Happy Birthday, Jeff Buckley -- Ten Tribute Songs in His Memory
Buckley had absorbed a host of influences while growing up, most of them connected to classic-rock acts like Queen, Led Zeppelin, Hendrix, the Who, and Pink Floyd, artists he was turned on to by his stepdad. His mother, a classically trained musician, encouraged his desire to sing harmony and learn an instrument. After finding an abandoned guitar in his grandmother's closet at age 5, he practiced his playing in earnest. An early fascination with Kiss gradually morphed into a preoccupation with jazz and fusion, eventually leading him to the likes of Genesis, Yes, and guitarist Al Di Meola.
Those myriad styles played little part in the music he made on his own, but the legacy he left was far more emphatic. Several recordings were released after his death, mostly live sessions -- a concert DVD recorded live in Chicago, among them -- and assorted demos, including those that were added to the unfinished My Sweetheart the Drunk and several that fleshed out an expanded rerelease of Grace. Meanwhile, his definitive cover of Leonard Cohen's "Hallelujah" scaled the charts both here and abroad and continues to be featured regularly in radio rotation worldwide.
Like many artists who exited too soon, admiration for Buckley's work only increased after his passing. Buckley tributes continue to take place all over the planet, with annual gatherings that affirm his musical influence. There have been numerous documentaries as well -- Fall in Light, produced for French TV; Goodbye and Hello, a spotlight on both Buckley and his father that was produced for Dutch television; and Everybody Here Wants You, a documentary filmed by the BBC. In addition, when the hourlong film Amazing Grace: Jeff Buckley was screened at various film festivals, it received an exceptional reception and was later added to the Grace Around the World Deluxe Edition. A bio-flick with the working title Mystery White Boy is also said to be in the pipeline.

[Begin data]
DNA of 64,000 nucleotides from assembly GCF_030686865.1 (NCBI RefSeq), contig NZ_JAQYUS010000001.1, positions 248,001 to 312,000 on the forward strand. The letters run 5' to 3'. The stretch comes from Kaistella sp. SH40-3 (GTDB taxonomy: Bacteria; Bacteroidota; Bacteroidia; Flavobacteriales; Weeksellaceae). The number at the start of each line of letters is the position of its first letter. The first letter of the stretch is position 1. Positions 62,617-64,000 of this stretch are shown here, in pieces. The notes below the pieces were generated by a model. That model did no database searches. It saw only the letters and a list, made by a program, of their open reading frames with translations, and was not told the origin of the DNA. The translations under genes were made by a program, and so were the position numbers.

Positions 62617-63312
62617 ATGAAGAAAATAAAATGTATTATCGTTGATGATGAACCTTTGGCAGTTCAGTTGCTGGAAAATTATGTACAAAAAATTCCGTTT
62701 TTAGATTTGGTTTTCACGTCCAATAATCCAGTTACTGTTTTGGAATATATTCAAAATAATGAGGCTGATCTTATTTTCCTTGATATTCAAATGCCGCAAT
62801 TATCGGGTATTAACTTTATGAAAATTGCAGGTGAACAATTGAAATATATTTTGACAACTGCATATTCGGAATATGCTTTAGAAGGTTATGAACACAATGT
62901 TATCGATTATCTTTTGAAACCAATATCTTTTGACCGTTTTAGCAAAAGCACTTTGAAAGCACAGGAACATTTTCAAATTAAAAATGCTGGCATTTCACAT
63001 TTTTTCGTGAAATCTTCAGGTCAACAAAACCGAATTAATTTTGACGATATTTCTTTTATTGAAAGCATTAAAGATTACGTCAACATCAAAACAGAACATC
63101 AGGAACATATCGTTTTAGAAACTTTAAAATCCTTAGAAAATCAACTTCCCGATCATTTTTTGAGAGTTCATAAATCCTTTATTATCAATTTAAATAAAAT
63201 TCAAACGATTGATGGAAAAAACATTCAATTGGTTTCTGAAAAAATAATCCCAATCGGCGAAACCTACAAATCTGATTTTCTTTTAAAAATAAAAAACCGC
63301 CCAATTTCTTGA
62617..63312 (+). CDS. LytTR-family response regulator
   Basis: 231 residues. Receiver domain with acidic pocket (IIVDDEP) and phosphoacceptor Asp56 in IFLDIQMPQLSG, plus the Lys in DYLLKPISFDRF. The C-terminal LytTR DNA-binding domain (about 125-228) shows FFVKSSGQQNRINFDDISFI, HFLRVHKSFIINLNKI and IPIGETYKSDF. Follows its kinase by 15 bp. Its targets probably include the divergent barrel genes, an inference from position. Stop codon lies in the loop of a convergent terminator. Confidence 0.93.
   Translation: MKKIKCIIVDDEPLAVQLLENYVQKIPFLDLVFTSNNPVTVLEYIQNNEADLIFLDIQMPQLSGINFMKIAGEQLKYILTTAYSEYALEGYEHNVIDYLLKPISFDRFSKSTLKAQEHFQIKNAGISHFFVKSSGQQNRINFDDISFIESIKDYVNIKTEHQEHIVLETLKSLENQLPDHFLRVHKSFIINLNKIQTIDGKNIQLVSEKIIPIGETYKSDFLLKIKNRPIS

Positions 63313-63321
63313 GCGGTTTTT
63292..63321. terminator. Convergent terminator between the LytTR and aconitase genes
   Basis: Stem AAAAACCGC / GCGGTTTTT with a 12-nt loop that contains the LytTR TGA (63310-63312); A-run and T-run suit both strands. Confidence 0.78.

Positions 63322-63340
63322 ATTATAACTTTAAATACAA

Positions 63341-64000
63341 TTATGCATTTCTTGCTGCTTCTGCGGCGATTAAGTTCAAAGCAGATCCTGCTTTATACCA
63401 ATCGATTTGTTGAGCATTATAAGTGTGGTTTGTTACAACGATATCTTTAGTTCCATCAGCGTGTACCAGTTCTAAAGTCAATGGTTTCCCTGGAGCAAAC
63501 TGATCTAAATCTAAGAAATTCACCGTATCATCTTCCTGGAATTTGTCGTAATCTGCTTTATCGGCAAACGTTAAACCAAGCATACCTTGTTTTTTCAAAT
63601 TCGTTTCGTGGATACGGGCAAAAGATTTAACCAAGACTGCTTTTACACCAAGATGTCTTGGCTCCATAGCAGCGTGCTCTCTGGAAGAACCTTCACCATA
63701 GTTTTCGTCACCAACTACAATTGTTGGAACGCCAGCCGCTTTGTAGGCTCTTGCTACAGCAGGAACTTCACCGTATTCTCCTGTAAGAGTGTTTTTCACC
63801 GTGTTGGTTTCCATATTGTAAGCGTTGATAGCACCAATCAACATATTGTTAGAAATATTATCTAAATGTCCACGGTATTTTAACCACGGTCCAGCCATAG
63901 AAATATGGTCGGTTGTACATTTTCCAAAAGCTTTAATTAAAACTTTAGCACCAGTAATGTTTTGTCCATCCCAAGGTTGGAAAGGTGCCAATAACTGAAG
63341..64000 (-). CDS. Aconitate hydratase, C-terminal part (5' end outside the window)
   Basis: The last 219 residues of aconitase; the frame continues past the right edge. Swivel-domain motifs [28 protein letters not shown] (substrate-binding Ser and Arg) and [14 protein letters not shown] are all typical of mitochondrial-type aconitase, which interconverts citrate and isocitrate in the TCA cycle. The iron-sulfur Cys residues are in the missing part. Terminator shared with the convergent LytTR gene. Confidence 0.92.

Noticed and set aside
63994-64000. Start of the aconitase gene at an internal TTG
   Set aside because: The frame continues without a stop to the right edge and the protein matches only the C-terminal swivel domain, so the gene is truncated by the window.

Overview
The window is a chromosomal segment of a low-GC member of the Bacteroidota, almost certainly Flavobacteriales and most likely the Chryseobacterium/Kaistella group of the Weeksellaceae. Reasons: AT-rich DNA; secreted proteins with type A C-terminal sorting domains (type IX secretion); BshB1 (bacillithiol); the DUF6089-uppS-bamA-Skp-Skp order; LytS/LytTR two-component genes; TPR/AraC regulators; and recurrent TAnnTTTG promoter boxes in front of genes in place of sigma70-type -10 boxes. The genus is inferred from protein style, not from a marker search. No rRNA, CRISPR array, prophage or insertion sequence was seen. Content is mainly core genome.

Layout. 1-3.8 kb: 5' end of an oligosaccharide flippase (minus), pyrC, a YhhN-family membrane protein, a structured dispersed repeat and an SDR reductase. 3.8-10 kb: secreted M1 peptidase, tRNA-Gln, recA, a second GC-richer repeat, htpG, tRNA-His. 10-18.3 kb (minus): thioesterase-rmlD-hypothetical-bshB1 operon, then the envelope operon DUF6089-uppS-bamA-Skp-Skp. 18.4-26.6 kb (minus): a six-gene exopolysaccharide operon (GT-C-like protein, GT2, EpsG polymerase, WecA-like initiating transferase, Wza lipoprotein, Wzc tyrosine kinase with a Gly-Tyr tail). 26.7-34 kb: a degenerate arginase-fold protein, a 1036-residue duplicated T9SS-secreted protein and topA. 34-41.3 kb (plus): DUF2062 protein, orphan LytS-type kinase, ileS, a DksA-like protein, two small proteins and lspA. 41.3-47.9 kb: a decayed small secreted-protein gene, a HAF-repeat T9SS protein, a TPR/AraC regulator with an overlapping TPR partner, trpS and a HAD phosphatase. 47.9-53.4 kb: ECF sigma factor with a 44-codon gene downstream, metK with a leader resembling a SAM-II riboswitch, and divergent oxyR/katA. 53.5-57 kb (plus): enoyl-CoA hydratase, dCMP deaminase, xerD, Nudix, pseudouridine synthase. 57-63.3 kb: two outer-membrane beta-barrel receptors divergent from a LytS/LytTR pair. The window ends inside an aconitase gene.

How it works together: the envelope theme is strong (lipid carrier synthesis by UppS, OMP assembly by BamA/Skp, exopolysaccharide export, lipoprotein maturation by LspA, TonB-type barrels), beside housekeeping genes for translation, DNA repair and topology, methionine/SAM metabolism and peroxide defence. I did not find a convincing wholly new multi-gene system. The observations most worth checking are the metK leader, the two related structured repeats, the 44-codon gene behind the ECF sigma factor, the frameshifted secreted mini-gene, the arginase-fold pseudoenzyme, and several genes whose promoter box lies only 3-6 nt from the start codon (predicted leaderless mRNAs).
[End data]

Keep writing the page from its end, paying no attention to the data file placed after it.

There have been other accolades as well. In 1998, Buckley received a posthumous Grammy Award nomination for Best Male Rock Vocal Performance for his track "Everybody Here Wants You." Rolling Stone cited Grace as 303rd among the top 500 Greatest Albums in a 2003 music poll. The following year, the magazine placed Buckley's cover of "Hallelujah" at number 259 in a list of the 500 Greatest Songs of All Time, and Buckley himself was ranked number 39 in its 2008 list of the 100 Greatest Singers of All Time. In addition, in 2006, the respected U.K. publication Mojo named Grace the Number One Modern Rock Classic of all Time.
Perhaps the most heartfelt tributes have come from fellow musicians. Those who have proclaimed him as an influence and inspiration include such luminaries as Radiohead's Thom Yorke, Matt Bellamy of Muse, Alanis Morissette, Chris Cornell, Brandi Carlile, Pete Yorn, Rufus Wainwright, Ray Lamontagne, and P.J. Harvey. Harvey, an early acquaintance, eulogized him in her song "Memphis": "In Memphis... die suddenly, at a wonderful age, we're ready to go." Wainwright, who also knew Buckley, penned the track "Memphis Skyline," which contained the fateful lines "Then came hallelujah sounding like mad Ophelia, for me in my room living, turn back and you will stay, under the Memphis Skyline." Other musical salutes include:
10. Duncan Sheik's song "A Body Goes Down," from his 1998 album Humming, written in response to Buckley's drowning,